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Catching that Prize Walleye

Walleye - Learn The Facts That Can Help You Catch The Trophies

This pike-like freshwater perch is a 'perciform' fish native to the northern United States and southern Canada. Walleye (Sander vitreus vitreus, or Stizostedion vitreum vitreum) is considered the North American relative of the European pikeperch, although they are not from the same family.

Walleye are usually larger than perch and can be distinguished from them by their scale color. Some walleyes are often referred to as yellow pike or pickerel, although this name should be discouraged because they are not pikeperch or pickerel fish, but yellow walleye is the right name, also used to distinguish it from the extinct blue walleye.

Walleyes show some of variation across watersheds, and its peculiar name comes from the fact that their eyes, not unlike those of cats, reflect light. The light on the eyes of the walleyes is the result of a light-gathering layer called the tapetum lucidum. This characteristic allows the fish to see well in low-light conditions.

Because Walleyes feed at night so anglers often look for them in the knowledge of their luminescent eyes. This fish can also see well in stained or rough turbid waters, giving them an advantage over their prey. Walleye is often found at the breaking waters of Minnesota, in the Mille Lacs Lake, Brainerd Lakes Area, Lake of the Woods, Rainy River, Kabetogama Lake, Leech Lake, Saint Croix River and the Mississippi River.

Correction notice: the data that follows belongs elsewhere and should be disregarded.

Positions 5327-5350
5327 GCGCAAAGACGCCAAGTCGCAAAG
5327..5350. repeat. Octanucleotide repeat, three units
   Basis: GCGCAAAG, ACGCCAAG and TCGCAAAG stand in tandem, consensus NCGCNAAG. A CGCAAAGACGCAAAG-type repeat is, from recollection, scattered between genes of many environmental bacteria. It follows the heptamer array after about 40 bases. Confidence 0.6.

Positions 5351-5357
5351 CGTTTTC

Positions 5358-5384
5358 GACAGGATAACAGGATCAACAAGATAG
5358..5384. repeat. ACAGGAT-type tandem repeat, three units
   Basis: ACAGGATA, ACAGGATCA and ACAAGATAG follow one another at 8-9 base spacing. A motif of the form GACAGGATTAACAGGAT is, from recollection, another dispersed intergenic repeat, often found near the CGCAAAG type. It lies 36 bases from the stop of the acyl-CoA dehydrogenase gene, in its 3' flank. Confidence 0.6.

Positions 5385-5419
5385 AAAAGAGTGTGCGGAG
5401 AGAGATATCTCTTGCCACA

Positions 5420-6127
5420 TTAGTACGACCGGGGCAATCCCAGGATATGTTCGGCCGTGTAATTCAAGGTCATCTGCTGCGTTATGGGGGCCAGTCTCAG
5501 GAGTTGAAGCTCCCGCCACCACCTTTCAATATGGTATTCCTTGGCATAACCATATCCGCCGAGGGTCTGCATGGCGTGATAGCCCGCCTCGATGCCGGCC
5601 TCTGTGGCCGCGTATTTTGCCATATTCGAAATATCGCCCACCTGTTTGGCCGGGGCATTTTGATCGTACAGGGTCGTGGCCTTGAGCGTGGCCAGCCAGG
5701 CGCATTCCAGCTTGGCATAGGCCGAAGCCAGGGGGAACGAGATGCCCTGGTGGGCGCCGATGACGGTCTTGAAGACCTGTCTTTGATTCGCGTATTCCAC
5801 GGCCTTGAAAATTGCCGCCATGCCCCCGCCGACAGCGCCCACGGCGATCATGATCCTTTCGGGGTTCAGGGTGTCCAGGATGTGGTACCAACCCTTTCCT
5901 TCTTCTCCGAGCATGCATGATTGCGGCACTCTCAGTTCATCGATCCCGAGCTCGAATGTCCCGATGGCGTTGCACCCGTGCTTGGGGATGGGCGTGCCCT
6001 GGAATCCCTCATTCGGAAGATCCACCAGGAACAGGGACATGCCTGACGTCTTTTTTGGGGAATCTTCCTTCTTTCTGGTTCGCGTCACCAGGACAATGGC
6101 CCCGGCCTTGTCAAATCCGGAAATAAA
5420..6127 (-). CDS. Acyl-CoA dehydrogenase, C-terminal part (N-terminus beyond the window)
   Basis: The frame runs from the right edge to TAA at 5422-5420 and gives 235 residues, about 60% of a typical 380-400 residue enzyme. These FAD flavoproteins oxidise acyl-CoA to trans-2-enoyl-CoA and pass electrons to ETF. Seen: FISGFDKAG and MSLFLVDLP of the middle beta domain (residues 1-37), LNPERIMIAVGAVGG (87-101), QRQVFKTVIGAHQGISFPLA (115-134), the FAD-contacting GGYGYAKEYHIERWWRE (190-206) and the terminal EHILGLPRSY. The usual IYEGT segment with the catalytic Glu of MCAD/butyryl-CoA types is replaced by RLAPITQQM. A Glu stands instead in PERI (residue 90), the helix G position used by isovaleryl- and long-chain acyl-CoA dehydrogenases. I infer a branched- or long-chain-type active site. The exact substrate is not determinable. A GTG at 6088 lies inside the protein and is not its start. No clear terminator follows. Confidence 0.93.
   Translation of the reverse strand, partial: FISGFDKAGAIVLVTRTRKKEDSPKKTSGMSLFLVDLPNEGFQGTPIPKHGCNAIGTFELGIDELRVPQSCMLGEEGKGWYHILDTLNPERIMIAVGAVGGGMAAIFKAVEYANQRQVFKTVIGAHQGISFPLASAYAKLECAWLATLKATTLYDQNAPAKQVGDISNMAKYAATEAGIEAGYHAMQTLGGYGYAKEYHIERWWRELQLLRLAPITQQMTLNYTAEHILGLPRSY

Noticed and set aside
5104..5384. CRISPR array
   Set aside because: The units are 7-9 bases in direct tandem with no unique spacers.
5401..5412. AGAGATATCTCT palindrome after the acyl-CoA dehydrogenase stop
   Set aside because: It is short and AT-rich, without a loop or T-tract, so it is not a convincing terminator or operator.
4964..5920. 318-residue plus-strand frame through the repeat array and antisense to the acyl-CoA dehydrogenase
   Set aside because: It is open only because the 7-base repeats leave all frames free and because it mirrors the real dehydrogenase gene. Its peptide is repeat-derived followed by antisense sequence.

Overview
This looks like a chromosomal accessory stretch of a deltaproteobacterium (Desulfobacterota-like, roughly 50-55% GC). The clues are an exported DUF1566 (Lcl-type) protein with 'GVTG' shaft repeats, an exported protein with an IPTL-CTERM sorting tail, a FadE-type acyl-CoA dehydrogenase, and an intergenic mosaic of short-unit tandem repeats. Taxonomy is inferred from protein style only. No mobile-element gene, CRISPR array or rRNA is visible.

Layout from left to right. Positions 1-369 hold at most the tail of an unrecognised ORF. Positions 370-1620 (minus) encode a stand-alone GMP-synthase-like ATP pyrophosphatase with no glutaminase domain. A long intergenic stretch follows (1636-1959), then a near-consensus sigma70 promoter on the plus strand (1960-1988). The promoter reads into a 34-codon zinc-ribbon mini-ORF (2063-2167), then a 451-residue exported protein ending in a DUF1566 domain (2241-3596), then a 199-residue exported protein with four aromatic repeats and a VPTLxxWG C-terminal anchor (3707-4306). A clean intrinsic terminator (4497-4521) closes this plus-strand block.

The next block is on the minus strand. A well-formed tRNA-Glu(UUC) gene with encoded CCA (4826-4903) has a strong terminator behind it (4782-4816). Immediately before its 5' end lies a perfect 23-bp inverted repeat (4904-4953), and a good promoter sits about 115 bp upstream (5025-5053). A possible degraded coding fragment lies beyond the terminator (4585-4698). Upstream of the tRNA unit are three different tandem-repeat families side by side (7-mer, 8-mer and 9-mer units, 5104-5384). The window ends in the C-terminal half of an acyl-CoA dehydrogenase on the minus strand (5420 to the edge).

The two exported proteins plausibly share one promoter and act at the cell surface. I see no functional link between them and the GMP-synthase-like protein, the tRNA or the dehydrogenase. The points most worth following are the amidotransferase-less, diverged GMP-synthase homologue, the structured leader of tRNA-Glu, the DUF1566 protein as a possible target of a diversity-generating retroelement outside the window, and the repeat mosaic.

Other states with walleyes in their waters include Wisconsin, North Dakota, South Dakota, Michigan, Ohio, Montana and Nebraska, besides of Canada, particularly in the Ontario and Toronto areas. Walleyes may be found lurking in turbid waters, but their natural habitat is located in clean waters, particularly deep mesotrophic lakes and moderate to low-gradient rivers.

Walleyes are "cool water" species that grow to about 30 inches (75 cm) in length, weighing approximately 15 lb (7 kg), although their growth rate depends sometimes on where in their range they occur. Southern populations usually grow larger and faster than other fish of the same family, however females of all walleye species grow larger than males.

It is not normal to find a walleye older that 5 or 6 years, but it is known that they can live for several decades. The oldest walleye recorded reached 29 years of age. Walleyes are olive color in dorsal and golden hue on the flanks, broken up by 5 dark saddles extending to their upper sides, and distinguished from sauger by their white coloration on the lower lobe of the tail.

Walleyes are best caught when the water temperatures get below 55º F, this is the reason why this fish is the favorite catch during fall, when also the turbidity of the rivers subsides the visual stimulating of walleyes, which can see their food floating, making it easier for the angler to see their activity.

There is a website that has great information on most species of freshwater fish. It has details that pertain to each species of fish such as habitat, spawning, eating habits, the best lures and baits and more, the website is called: Fishing Stringer, and can be found at this url:

By Robert W. Benjamin

Copyright © 2007

You may publish this article in your ezine, newsletter, or on your web site as long as it is reprinted in its entirety and without modification except for formatting needs or grammar corrections.

Robert W. Benjamin has been in the software business on the internet for over 5 years, and has been producing low-cost software for the past 25+ years. He first released products on the AMIGA and C64 computer systems in the late 1970's-80's.

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